Around the world, key elections will influence the trajectory of democratic and authoritarian rule. Among them, Nigerians go to the polls on Feb. 16 in Africa’s most populous country to see if they can repeat the success of 2015, when they scored their first peaceful transfer of power between civilian political opponents. Escalating violence of various kinds across the country has become a top election issue and also threatens the peacefulness of the vote itself.
In North Africa, Tunisia is due to have elections later in the year, helping determine whether its democratic emergence can stay on a steady course. But they’ve already been postponed before, and might be again, reports Youssef Cherif, a Tunis-based political analyst and member of the Carnegie Civic Research Network, for Project Syndicate.
“For a fragile democracy led by a nonagenarian, saddled by an endless state of emergency, and lacking a constitutional court, this delay may prove fatal,” Cherif wrote.
In Asia, February elections in Thailand will signal the odds of whether the country returns to some kind of democratic path, though the military junta may make it difficult for particular parties to win. April will bring a major election in Indonesia, a rare democratic success story among majority-Muslim nations. President Joko Widodo, running for a second five-year term, has pursued reforms and retained popularity, but he’s being challenged by a nationalist opponent with an authoritarian bent. India will have general elections between April and May that will strongly indicate whether Modi’s BJP party can retain its strength.
In Europe, Euroskeptic Belgian lawyer Mischaël Modrikamen, one of Bannon’s supporters and the original founder of his pan-European cause, called simply “The Movement,” is confident about the outcome of the elections for the EU Parliament. During an interview in a video produced by The Guardian, Modrikamen describes the contest as a battle between globalists and “sovereignists.”
“The future is ours,” Modrikamen declares. “The future is to the Trumps and to the Putins and to the Orbans of this world.”
Yet 2018 ended, as mentioned above, with some expressing doubts about Bannon’s potency on a continent where he is a foreigner. Restrictions on foreign involvement in elections are one barrier, and University of Pennsylvania visiting scholar Andrea Mammone says Bannon isn’t really the trailblazer he’s made out to be. Europe already has a history of fascists connecting across borders, and even such ties between Europe and the United States “have existed since the 1920s and 1930s,” with Americans generally the latecomers, Mammone wrote in the Washington Post.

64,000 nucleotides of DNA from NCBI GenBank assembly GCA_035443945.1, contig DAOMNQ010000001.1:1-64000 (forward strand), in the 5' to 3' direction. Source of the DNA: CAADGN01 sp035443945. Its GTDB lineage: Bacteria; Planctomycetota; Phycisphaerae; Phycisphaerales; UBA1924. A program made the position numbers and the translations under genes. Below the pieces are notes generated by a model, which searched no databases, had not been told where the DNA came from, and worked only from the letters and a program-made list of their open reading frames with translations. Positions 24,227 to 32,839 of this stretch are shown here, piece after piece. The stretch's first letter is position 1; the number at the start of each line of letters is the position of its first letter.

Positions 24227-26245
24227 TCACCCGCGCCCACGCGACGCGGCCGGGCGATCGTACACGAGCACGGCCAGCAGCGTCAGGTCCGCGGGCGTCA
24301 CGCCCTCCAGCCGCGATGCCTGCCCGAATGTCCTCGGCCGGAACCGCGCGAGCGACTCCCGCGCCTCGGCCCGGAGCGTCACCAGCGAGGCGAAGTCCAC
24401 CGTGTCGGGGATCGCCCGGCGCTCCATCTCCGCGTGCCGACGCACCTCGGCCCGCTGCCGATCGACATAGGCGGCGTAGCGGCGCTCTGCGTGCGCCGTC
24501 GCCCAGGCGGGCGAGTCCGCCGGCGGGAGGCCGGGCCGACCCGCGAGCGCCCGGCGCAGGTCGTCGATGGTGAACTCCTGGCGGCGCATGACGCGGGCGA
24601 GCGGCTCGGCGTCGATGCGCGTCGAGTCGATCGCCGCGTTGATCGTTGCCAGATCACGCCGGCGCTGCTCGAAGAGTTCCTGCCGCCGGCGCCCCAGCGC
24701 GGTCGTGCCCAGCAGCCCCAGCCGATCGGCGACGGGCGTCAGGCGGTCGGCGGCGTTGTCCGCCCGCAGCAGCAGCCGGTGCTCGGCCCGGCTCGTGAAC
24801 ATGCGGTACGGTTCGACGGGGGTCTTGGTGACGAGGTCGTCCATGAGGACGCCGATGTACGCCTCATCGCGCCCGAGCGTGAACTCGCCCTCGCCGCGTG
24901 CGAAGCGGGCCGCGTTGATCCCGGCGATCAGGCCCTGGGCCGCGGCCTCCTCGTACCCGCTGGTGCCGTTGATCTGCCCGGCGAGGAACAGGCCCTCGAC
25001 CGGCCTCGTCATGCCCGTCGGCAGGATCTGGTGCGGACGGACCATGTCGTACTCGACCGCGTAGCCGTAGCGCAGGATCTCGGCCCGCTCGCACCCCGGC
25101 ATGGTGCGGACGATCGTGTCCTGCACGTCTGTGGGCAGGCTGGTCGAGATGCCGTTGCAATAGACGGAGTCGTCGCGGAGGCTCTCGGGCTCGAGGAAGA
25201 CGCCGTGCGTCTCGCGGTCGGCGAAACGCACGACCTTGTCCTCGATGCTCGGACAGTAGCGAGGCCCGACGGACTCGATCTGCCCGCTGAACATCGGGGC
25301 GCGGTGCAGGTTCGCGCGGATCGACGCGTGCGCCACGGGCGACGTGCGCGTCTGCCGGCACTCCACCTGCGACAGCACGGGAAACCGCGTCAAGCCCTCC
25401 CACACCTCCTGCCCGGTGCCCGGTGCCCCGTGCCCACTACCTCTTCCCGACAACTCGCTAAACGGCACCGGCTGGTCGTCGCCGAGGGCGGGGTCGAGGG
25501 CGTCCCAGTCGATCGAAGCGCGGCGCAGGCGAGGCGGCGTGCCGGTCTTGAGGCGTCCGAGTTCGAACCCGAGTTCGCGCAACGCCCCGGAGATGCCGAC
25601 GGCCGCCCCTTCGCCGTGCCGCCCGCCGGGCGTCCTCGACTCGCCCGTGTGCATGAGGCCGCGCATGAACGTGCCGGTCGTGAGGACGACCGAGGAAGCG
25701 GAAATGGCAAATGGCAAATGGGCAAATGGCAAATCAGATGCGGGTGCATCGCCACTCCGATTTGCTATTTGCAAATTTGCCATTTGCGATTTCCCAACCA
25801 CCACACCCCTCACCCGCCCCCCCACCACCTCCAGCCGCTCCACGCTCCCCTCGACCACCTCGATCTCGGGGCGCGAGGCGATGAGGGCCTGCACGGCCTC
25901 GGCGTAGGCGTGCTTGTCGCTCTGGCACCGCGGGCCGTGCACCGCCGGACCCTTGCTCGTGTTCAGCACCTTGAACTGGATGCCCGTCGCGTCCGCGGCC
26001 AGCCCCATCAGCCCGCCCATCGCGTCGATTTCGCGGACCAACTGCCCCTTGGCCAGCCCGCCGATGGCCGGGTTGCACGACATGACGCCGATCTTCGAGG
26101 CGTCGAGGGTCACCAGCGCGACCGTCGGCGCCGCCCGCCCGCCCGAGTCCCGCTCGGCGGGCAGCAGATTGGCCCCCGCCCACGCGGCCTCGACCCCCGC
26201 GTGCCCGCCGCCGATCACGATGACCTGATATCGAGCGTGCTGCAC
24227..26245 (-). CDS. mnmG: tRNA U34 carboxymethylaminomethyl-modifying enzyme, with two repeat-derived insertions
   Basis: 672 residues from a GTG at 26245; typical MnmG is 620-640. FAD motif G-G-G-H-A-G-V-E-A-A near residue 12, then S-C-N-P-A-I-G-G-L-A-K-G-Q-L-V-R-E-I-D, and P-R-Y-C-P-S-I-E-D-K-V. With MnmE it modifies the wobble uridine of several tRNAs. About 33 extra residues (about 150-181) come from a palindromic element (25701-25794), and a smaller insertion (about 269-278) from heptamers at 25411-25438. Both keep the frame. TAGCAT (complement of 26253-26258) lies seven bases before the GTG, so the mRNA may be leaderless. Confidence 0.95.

In addition to the EU elections, Ukraine holds a presidential election on March 31 that will challenge President Petro Poroshenko’s bid for another five-year term. Although the country is struggling economically and still fighting Russian-backed forces on its eastern flank, none of the viable candidates advocate anything but a continued march toward a Western, democratic system. If Russia has achieved anything with its 2014 seizure of Crimea and invasion of eastern Ukraine, it is to decimate what public support it had in a country so close to its cultural heart.
Across the globe, Stephan Haggard at the University of California, San Diego, will be watching the machinations of authoritarian trendsetters-cum-meddlers Russia, China, Saudi Arabia and Iran. Russia long has drawn scrutiny for its covert interference in its former Soviet republics and Eastern Europe, and more recently in Europe, the Balkans and, of course, the United States. But China, too, is broadening and intensifying the way it wields its levers of influence abroad, despite its claims of purely economic interests and a policy of non-interference in other countries’ domestic affairs.